Potemkin, Fedor

The following article is from The Great Soviet Encyclopedia (1979). It might be outdated or ideologically biased.

Potemkin, Fedor Vasil’evich

 

Born Feb. 11 (23), 1895, in the village of Achkasovo, Yaroslavl Province; died July 20, 1973, in Moscow. Soviet historian, professor (1938), corresponding member of the Academy of Sciences of the USSR (1953).

From 1922, Potemkin taught in institutions of higher education in Leningrad and Moscow. From 1943 to 1956 he headed the department of modern history of the Institute of History of the Academy of Sciences of the USSR. From 1953 to 1957 he was deputy academician-secretary of the Division of Historical Sciences of the Academy of Sciences of the USSR. Potemkin’s major works made use of materials from the French archives and were devoted to the modern history of France, such as the country’s economy on the eve of the Great French Revolution, the industrial revolution, the struggle of the masses during the July Monarchy, and the Revolution of 1848. Potemkin was one of the editors and authors of the collective history entitled The Revolutions of 1848–49. Some of his works have been translated into French, German and other languages. From 1955 to 1957 he was a member of the International Committee for Historical Science. He was one of the organizers of the National Committee of Historians of the USSR. Potemkin was awarded the Order of Lenin and two other orders.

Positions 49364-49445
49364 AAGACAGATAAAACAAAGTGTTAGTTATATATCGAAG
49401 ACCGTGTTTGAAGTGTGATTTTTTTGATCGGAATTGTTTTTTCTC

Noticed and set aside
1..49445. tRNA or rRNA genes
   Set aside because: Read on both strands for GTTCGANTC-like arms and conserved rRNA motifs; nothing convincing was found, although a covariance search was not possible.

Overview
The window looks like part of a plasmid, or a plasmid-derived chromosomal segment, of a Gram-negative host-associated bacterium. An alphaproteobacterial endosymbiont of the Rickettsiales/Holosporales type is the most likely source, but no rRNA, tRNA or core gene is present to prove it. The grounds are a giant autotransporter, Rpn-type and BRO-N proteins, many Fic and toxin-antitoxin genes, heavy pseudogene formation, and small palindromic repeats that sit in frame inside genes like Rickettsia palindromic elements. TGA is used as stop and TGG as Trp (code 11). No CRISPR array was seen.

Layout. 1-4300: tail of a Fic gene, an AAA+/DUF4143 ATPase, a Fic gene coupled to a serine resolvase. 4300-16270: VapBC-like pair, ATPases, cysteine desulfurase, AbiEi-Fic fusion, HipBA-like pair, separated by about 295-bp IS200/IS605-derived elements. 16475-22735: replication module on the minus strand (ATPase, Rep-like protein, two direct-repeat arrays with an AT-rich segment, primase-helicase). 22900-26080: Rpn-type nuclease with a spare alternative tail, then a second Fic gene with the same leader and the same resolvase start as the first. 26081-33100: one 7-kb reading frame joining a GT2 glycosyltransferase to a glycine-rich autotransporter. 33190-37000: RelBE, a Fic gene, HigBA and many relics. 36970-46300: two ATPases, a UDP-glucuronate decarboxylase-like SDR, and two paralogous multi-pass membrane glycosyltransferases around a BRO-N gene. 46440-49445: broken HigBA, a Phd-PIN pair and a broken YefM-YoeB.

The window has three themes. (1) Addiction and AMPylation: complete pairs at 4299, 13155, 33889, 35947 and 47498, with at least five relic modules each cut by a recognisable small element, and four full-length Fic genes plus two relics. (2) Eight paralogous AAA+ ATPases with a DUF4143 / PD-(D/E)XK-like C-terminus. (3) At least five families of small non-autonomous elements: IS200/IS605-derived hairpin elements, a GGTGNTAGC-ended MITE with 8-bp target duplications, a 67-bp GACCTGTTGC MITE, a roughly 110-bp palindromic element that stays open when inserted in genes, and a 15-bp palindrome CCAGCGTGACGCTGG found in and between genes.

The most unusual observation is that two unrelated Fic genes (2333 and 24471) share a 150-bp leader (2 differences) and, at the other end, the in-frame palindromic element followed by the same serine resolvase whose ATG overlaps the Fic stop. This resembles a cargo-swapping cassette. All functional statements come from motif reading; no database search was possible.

WORKS

Lionskie vosstaniia 1831 i 1834 gg. Moscow, 1937.
Promyshlennaia revoliutsiia vo Frantsii, vols. 1–2. Moscow, 1971.
The Great Soviet Encyclopedia, 3rd Edition (1970-1979). © 2010 The Gale Group, Inc. All rights reserved.